Windows Phone is a failure. Of course, the term "failure" is subjective, so let me explain. Very few consumers are buying them compared to Android and iPhone, and very few developers are creating apps for it. Yes, some people are buying them, and some talented developers are developing, but "some" does not make a success.
Ultimately, on all platforms -- desktops, mobile devices, game consoles, etc. -- it is the apps and games that move the hardware. Right now, there are no killer apps on Windows Phone compared to Android or iOS. In other words, what is the benefit of using Windows Phone to the average consumer? There arguably is none. Today, Microsoft chooses to proclaim that the platform is seeing "impressive growth". Like "failure", the word "impressive" is subjective, but I think everyone can agree, nothing about Microsoft's mobile platform is currently impressive.
Microsoft Garage is home to all manner of innovative projects from Microsoft employees, and today a new batch of projects has been unveiled. As Garage is a cross-platform venture, there are apps for Windows Phone, Android and desktop Windows, and the myriad tools cover everything from app development to the weather.
On the productivity front, Mouse Without Borders is a name that might seem familiar. Strictly speaking, this is a re-release rather than a new release, and the utility makes it possible to control up to four computers with a single keyboard and mouse by acting like a virtual KVM switch. If this isn’t your sort of thing, there are plenty more tools to explore.
The vast majority of consumers who embrace Windows Phone buy low-end smartphones, so it should not come as a surprise to see manufacturers launching even more inexpensive devices running the tiled operating system. After all, as I said a few months back, Windows Phone is synonymous with the low-end.
The latest such offerings come from Kazam, TrekStor and Xolo, vendors which may not have established brands across the globe, but which are better known in their home markets, UK, Germany and India respectively, for their affordable solutions.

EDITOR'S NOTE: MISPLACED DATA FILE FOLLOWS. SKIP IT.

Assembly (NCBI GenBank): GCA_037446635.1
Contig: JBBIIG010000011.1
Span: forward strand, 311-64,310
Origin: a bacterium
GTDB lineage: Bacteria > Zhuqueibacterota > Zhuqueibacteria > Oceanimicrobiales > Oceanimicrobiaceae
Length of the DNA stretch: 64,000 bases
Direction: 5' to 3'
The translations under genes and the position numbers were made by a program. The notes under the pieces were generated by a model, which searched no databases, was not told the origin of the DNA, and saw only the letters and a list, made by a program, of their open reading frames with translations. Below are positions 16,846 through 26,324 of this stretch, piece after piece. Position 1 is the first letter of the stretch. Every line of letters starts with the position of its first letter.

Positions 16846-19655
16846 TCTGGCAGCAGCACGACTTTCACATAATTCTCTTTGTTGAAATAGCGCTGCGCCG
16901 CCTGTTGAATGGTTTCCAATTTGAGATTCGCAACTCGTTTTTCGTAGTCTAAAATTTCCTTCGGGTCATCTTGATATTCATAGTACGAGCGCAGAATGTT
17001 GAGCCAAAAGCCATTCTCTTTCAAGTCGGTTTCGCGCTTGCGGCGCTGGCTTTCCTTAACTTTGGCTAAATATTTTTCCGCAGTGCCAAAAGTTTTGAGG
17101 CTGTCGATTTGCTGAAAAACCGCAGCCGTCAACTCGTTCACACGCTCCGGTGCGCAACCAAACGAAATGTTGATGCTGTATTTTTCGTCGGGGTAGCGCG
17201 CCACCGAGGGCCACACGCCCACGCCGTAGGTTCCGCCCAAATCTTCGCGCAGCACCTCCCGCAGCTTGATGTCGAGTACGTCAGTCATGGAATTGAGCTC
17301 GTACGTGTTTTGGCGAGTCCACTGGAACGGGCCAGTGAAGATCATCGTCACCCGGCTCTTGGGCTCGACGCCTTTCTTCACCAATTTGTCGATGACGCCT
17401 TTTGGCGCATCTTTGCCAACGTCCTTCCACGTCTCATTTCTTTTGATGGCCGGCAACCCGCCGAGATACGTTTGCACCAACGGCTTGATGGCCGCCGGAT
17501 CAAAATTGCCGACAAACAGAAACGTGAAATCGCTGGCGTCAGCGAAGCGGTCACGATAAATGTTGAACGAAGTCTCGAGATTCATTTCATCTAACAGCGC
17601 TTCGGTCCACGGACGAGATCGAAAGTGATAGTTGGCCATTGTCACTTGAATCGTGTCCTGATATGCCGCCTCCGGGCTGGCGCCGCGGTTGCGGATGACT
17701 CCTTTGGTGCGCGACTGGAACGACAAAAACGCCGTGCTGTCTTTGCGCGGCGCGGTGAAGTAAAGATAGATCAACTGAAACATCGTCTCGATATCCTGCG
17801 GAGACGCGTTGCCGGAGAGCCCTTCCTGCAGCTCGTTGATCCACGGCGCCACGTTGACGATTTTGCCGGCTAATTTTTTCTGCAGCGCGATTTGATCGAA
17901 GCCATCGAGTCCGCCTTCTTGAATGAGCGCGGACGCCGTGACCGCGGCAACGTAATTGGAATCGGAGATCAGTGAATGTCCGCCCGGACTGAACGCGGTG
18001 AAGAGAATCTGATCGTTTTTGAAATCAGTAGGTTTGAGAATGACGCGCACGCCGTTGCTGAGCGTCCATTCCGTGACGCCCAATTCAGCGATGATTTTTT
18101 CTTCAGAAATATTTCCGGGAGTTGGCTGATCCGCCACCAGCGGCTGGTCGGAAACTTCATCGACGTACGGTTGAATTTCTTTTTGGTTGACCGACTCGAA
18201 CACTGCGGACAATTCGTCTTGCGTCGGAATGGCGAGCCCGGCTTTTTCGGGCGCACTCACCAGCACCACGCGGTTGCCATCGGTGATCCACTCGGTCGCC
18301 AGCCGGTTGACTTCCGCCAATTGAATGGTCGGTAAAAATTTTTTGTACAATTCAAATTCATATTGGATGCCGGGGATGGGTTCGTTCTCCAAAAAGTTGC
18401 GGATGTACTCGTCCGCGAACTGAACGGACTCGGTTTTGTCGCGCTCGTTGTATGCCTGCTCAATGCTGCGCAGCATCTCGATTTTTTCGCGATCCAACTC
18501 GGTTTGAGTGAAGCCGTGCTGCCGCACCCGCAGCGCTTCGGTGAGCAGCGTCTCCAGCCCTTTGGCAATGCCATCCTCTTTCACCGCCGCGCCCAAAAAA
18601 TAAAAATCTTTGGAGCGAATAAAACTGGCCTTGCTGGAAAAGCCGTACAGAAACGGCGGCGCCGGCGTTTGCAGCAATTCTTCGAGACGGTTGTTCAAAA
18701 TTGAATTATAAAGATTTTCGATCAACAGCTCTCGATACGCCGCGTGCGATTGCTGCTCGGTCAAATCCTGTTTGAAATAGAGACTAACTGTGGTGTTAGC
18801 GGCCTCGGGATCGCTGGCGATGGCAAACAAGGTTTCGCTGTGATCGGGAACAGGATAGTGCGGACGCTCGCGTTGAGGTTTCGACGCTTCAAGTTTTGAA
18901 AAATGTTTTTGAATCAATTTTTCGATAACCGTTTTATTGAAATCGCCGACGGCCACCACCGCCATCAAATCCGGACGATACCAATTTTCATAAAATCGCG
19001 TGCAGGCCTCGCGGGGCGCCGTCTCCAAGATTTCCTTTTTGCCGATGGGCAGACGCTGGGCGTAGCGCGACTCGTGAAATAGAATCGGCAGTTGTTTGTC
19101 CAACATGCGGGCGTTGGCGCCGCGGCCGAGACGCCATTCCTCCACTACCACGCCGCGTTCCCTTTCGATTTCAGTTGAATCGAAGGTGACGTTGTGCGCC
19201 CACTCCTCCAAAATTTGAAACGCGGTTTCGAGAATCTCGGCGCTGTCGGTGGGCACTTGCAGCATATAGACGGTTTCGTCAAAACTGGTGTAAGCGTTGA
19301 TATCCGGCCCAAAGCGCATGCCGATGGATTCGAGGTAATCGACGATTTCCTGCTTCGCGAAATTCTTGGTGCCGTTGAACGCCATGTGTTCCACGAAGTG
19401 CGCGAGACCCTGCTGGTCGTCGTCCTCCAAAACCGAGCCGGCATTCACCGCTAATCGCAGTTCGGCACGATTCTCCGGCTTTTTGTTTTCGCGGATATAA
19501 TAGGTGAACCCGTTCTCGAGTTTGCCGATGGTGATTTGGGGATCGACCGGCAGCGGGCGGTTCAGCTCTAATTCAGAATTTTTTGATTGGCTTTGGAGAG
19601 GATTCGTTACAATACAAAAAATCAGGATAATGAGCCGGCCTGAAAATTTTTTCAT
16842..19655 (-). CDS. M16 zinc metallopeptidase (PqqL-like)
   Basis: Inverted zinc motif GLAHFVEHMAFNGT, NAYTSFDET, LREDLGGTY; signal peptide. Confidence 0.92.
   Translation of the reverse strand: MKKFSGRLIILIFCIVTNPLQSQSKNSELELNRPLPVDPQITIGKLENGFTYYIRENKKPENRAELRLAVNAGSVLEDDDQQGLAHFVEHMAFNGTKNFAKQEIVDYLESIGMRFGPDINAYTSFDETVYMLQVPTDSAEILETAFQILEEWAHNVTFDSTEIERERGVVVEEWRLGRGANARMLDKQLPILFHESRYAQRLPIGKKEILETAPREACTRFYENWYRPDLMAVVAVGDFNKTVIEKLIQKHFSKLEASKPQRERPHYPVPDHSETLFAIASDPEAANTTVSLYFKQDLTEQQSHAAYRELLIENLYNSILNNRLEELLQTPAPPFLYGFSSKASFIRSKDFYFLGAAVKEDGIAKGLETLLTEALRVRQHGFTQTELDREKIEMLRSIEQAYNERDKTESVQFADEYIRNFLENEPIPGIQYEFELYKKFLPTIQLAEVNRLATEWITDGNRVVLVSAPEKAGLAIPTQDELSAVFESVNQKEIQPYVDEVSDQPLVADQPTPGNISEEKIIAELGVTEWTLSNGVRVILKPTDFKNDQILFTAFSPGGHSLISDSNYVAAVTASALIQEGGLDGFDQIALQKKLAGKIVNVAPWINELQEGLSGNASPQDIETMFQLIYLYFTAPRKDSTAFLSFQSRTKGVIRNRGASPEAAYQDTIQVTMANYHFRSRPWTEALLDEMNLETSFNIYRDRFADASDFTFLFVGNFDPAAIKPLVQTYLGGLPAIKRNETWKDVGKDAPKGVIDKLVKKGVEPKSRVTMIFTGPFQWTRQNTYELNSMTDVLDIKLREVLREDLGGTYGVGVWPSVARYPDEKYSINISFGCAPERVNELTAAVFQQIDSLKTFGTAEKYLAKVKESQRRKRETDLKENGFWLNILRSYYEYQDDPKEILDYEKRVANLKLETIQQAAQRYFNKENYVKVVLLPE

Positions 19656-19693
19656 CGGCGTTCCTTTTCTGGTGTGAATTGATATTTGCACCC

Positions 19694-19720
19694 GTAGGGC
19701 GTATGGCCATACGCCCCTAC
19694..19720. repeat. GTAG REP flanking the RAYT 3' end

Some of the features that have made Windows Phone special, differentiating it from its rivals, are slowly being stripped away. The latest victim is Rooms, which Microsoft has announced it will no longer be supporting starting next month. What a shame.
The software giant says that, as a result, users of Windows Phone 8 and Windows Phone 8.1 will be unable to chat with their Room contacts, create new rooms, add or remove members, or change permissions. And, if they upgrade to Windows 10 Technical Preview, their beloved rooms will be gone forever.
When it comes to sharing photos services like Instagram and Flickr spring to mind, but there are countless others buried beneath the waves of information and programs available these days. Many fly under the radar, and some of those may be better than the big name alternative you're using.
All of that is not say that Microsoft's Xim is better -- that's simply a matter of personal taste. What I am saying is that you've likely never heard of it. The app has one simple mission -- "share your photos, not your phone". It goes a bit further, promising that the recipients of your shares don't need to have the app to view your images.
The chances are that you have tried out Windows 10 on your computer already and now -- at long last -- you have the opportunity to try it out on your Windows Phone. Windows Insiders can now grab the first public build of Microsoft's latest mobile operating system and try it out for themselves.
Windows Insiders have been eager to see what Microsoft has done with Windows Phone, and earlier today Gabe Aul cryptically hinted at when the first build would be released. Now it has gone live. As with all preview builds, this is far from a completed product, and there are a few caveats to bear in mind.
The Windows Phone Windows Insider App was recently updated, indicating that a mobile build of Windows 10 is imminent -- but when? Answering questions from eager users on Twitter, Microsoft's Gabriel Aul has given some cryptic hints about when the first preview of the successor to Windows Phone 8.1 will be launched.
Over the last few months Microsoft has been popping out new builds of Windows 10 left, right and center. While we now have a pretty good idea of how things are going to look and feel on the desktop, the same cannot be said of mobiles and tablets.
HERE Maps users on Android and Windows Phone are being treated to a major map update today, which expands the list of regions where turn-by-turn navigation is available, improves map quality in a number of regions, and increases the accuracy of public transit information in more cities, among other things.
In fact, Nokia claims that there are too many changes in this update to list individually, but says that they impact users all over the globe. Let's take a look at the biggest changes.